MERIDEN — City officials expect the results of an audit, ordered after the discovery of errors in assessments of Eversource Energy equipment, will be released “any day now.”
The city hired the accounting firm Blum Shapiro to conduct a forensic review of the city's personal property accounts after discovering the error, which resulted in the city not collecting $3.4 million in tax revenue from Eversource, the city’s largest taxpayer.
The audit will tell the city whether similar errors were made and whether additional revenue has gone uncollected. City Manager Tim Coon said Wednesday afternoon that the city expects the report will be released “any day now.”
The mistake in Eversource's personal property tax assessments on the 2016 and 2017 Grand Lists affected how much the city billed the utility company for tax bills on both its gas and electricity operations. According to Finance Department records, Eversource was only assessed on $124.9 million in property, instead of $210.3 million, over the two years.
The error, which affected payments for the 2017 and 2018 fiscal year budgets, was discovered just before Thanksgiving when Tax Assessor Deborah Zunda conducted a routine audit.
Coon said the decision to hire the firm was made during a private meeting last month with Finance Director Michael Lupkas, Mayor Kevin Scarpati, Council Majority Leader David Lowell, Council Minority Leader Dan Brunet and Brian Daniels, chairman of the City Council's Finance Committee.
Lupkas said the city expects the audit will cost between $5,000 and $8,000. Expenses above $25,000 require a formal bid process.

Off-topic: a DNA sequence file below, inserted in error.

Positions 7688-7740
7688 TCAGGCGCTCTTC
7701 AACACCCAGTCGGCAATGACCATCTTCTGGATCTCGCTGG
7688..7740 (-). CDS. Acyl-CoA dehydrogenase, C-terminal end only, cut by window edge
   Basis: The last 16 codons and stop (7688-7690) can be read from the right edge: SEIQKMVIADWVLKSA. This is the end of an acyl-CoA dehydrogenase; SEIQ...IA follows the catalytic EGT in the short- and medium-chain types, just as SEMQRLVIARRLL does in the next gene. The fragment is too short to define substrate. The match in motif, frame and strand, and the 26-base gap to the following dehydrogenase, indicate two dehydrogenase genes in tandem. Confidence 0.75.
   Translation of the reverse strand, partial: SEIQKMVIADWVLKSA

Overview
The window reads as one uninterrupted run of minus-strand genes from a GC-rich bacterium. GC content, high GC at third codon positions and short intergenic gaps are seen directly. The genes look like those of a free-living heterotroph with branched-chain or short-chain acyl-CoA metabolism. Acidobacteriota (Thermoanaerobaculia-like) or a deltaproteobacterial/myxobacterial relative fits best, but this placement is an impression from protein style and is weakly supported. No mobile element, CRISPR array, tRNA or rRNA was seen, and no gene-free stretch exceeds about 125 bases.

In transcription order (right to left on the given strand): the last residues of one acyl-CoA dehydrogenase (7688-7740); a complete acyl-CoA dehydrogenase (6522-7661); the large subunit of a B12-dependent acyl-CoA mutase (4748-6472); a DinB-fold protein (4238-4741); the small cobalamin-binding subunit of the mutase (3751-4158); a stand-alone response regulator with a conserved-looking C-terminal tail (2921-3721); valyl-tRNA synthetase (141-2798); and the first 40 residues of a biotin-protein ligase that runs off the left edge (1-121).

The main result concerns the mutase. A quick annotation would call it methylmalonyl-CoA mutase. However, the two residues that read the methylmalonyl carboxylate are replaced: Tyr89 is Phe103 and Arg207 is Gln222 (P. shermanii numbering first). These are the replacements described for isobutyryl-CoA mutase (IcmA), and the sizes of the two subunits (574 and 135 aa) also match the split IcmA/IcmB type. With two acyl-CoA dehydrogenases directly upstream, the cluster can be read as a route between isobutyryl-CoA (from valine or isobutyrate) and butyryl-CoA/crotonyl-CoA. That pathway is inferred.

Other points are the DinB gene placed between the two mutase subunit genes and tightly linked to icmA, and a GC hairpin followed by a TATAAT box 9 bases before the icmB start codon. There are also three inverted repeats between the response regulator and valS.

“It was a minor cost that’s coming right out of our audit line that's already in the budget,” Coon said.
Coon said the city did not make the public aware of the issue initially because officials wanted to gather information and negotiate with Eversource to recoup the lost revenue. The Record-Journal reported about the issue last week.
“The primary reason why (the city didn’t inform the public initially) is we didn't want to negotiate with Eversource in public,” Coon said. “We needed to get a sense of what happened and what the issue was and what caused it. … We wanted to work with Eversource to get their position on what they were going to do and not put them in a corner where they felt we were trying to make them the bad guys.”
Coon said the city planned to eventually inform the public of the issue.
“Right from the get-go, we were going to engage the public,” he said. “We were just trying to gather information.”
The discovery of uncollected revenue also came after residents forced a budget referendum for the first time in recent history because many residents felt the budget’s tax increase, about 4.5 percent, was too high. The council trimmed about $1.4 million from the budget following the referendum, including cuts to the police department that led Police Chief Jeffry Cossette to eliminate some positions in the School Resource Officer and Neighborhood Initiative programs.
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